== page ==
By EMILY KLOSTERMAN, DVM, MS, DACVIM
Pennsylvania and other states along the eastern seaboard are common places where dogs might contract Lyme disease. Recognizing the signs of Lyme disease can lead to quicker diagnosis and treatment. However, the disease can manifest in many different ways, thus making it difficult for even the most vigilant of dog owners to know that their pet has Lyme disease.
Lyme disease is a bacterial infection transmitted by tick bites. The bacteria (Borrelia burgorferi) lives in the digestive system of the tick and infects the dog through the tick’s saliva. The bacteria can move around the body and evades detection by the immune system much better than other bacterial infections which makes it a disease that can cause many types of clinical signs. Because the bacteria are so good at hiding in the body, even with antibiotic treatment many dogs are never cured of this infection.
Incidentally Discovered Infection
Many dogs are found to be Lyme disease positive when tested, but fortunately few have signs of disease and the positive test is found with routine screening. A Lyme disease test is incorporated into many general health labwork panels and is also included in many in-clinic tests for heartworm disease. In areas where Lyme disease is common, screening can identify dogs that might need more attention. Screening can also identify dogs that have had previous exposure to the infection but no longer have an active infection (which doesn’t require treatment).
When a dog tests positive, further testing to measure the significance of the body’s immune response is recommended with a test called the quantitative C6 antibody titer test. This test allows your veterinarian to better understand whether your pet has a newer or older infection. Dogs with a low titer probably had their infection in the past or their immune system fought off the infection and do not require treatment. If your pet has a high C6 antibody titer but no clinical signs then their body may be taking care of the infection on its own and treatment with antibiotic may be unnecessary. Sometimes, a veterinarian may recommend antibiotic treatment for dogs with no clinical signs and significant C6 antibody titers. Antibiotics might be recommended in pets with reduced immune system function or in an attempt to prevent some of the more serious manifestations of Lyme disease discussed below. Finally, if your pet has tested positive for Lyme disease your vet will likely recommend testing for excessive protein in the urine. Protein in the urine is a manifestation of Lyme disease that can damage the kidneys but can go unnoticed unless tested for regularly.
One form of active Lyme disease is characterized by fever, swollen lymph nodes, muscle soreness and arthritis. Once the bacteria are transmitted to the dog, they move around the body triggering swelling and inflammation as they travel. The joints appear to be very sensitive to this inflammation and chronic arthritis can become a problem in these pets. In addition, as discussed previously, sometimes the bacterial infection is never completely cleared from the body and chronic infection in the joint is possible. Cases of disease with chronic joint inflammation are complex and so your family veterinarian may recommend that your dog visit a veterinary specialist.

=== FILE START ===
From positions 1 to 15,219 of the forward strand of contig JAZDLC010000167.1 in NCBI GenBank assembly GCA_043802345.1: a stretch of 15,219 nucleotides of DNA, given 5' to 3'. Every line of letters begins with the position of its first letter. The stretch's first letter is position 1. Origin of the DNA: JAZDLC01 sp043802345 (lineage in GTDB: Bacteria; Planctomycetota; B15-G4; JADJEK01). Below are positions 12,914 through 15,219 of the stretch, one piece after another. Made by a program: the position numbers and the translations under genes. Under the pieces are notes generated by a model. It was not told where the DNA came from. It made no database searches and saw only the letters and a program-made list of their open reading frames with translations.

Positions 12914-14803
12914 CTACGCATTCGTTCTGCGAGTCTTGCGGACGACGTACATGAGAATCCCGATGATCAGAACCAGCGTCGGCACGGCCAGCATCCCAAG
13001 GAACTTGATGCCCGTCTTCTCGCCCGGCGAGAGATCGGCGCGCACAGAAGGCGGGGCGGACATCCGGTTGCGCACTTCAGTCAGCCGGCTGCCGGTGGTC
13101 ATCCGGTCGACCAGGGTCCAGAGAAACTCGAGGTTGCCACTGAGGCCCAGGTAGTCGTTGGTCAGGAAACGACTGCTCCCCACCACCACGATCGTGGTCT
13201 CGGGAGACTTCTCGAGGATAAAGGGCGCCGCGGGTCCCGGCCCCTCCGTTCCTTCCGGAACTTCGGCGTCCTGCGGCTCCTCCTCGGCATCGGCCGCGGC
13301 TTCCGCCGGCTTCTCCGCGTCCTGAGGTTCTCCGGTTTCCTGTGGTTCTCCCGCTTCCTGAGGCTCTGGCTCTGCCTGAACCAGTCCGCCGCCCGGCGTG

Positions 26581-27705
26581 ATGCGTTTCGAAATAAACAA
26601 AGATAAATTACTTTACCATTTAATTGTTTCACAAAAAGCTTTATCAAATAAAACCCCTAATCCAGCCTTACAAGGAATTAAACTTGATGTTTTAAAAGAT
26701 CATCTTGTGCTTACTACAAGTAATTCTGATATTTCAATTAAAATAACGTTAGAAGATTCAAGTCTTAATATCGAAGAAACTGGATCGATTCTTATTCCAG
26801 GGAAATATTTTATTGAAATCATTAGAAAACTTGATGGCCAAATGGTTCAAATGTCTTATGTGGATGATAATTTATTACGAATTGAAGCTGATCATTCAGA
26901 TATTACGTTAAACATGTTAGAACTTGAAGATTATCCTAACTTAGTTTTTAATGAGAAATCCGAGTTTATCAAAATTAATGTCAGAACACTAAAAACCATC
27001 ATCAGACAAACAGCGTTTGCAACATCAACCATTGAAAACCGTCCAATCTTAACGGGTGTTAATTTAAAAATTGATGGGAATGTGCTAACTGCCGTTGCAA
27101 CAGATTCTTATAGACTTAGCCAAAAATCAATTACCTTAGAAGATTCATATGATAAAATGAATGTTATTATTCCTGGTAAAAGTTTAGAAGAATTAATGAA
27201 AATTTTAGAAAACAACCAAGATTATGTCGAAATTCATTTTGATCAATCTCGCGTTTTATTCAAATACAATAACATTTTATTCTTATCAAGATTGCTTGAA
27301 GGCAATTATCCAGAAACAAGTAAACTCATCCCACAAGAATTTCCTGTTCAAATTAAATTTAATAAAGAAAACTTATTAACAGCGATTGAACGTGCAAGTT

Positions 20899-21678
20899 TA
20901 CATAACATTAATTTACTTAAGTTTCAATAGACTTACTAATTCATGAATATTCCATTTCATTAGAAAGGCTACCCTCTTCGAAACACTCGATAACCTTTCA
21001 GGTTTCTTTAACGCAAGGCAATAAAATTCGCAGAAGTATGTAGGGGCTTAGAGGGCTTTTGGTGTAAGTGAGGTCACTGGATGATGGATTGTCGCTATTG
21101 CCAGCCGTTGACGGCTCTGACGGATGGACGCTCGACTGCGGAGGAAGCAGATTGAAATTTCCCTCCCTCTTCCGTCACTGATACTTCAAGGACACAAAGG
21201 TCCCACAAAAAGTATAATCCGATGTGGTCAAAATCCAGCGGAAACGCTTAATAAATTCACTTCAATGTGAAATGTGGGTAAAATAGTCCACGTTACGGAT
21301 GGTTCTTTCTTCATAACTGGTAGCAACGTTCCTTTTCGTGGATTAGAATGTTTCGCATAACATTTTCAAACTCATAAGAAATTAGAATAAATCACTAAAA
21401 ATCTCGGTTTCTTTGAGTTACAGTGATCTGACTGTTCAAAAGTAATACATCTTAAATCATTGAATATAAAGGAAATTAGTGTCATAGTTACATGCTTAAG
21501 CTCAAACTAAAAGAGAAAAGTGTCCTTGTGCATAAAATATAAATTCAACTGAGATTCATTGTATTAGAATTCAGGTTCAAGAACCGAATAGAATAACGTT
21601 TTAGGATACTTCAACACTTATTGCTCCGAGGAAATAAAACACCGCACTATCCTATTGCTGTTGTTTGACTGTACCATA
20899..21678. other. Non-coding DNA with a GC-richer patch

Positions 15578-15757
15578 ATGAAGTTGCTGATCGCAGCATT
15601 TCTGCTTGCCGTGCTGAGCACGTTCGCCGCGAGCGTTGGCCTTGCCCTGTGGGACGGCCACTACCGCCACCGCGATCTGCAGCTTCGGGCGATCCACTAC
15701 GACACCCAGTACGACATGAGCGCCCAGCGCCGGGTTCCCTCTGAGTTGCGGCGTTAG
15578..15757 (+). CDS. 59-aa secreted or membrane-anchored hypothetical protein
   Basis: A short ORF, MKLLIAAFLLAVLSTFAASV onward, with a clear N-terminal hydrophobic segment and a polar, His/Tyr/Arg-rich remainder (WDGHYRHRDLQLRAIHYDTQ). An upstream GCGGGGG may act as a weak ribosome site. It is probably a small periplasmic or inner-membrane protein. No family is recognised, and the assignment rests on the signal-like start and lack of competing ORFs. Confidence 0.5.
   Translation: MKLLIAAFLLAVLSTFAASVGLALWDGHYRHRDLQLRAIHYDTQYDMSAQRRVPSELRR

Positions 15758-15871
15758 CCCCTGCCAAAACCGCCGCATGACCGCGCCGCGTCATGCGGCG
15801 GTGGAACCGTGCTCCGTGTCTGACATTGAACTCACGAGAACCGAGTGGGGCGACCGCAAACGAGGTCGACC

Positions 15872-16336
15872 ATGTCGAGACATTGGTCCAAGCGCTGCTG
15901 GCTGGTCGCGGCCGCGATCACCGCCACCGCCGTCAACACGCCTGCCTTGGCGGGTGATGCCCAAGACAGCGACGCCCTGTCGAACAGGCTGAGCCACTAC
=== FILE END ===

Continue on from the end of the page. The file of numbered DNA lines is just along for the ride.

The most devastating way a pet can be affected by Lyme disease is severe kidney inflammation (Lyme nephritis). Dogs are often diagnosed with this type of Lyme disease when they have signs like poor appetite, vomiting or lethargy and then blood tests performed at the veterinarian’s office reveal kidney failure. Immediate antibiotic treatment is recommended in these patients, but unfortunately the inflammation in the kidney triggered by the bacteria is often so severe that the kidneys continue to fail and never recover. Sadly, many dogs affected by Lyme nephritis will suffer the effects of kidney failure for the rest of their life and ultimately may die from severe kidney failure in a few weeks or months. Outcome in these dogs mostly depends on the severity of the kidney failure, but evaluation by a veterinary internal medicine specialist may help maximize quality of life for as long as possible.
Secondary Autoimmune Disease
Lyme disease can affect many different organs in the body and this can lead to autoimmune diseases (where the body inappropriately attacks its own tissues). Autoimmune disease is not directly caused by the bacteria and so even after antibiotic treatment pets can remain sick. Autoimmune blood or joint disorders are most commonly seen and require a specialized treatment course completely separate from the antibiotics for Lyme disease.
The longer a tick is attached to its host (esp. > 48 hours) the more likely it is that Lyme disease will be contracted so limiting the time a tick spends on your dog’s body is an important preventative measure. Looking for ticks on your pet’s body can be helpful, but ticks that are not yet fully grown can transmit Lyme disease and they can be too small for you to see or feel. Use of tick preventative medication is an important way to limit the time a tick might spend on your dog’s body.
The Lyme disease vaccination is a unique vaccine in that it is not meant to fight the infection once it is in the body, but is designed to prevent transmission from the tick. The vaccine attempts to fill a vaccinated dog’s blood with antibodies that will kill the bacteria in the tick’s stomach before it even enters your dog’s body. Lyme disease vaccination is recommended in dogs that live in or travel to high risk areas.
Keep a close eye on your dogs during tick season this year and cat lovers take heart, cats are generally considered resistant to Lyme disease. People cannot get Lyme disease from their dog; however, you can contract the disease from a tick too. Be aware that if your dog is being bitten by ticks carrying Lyme disease then your family could be bitten too.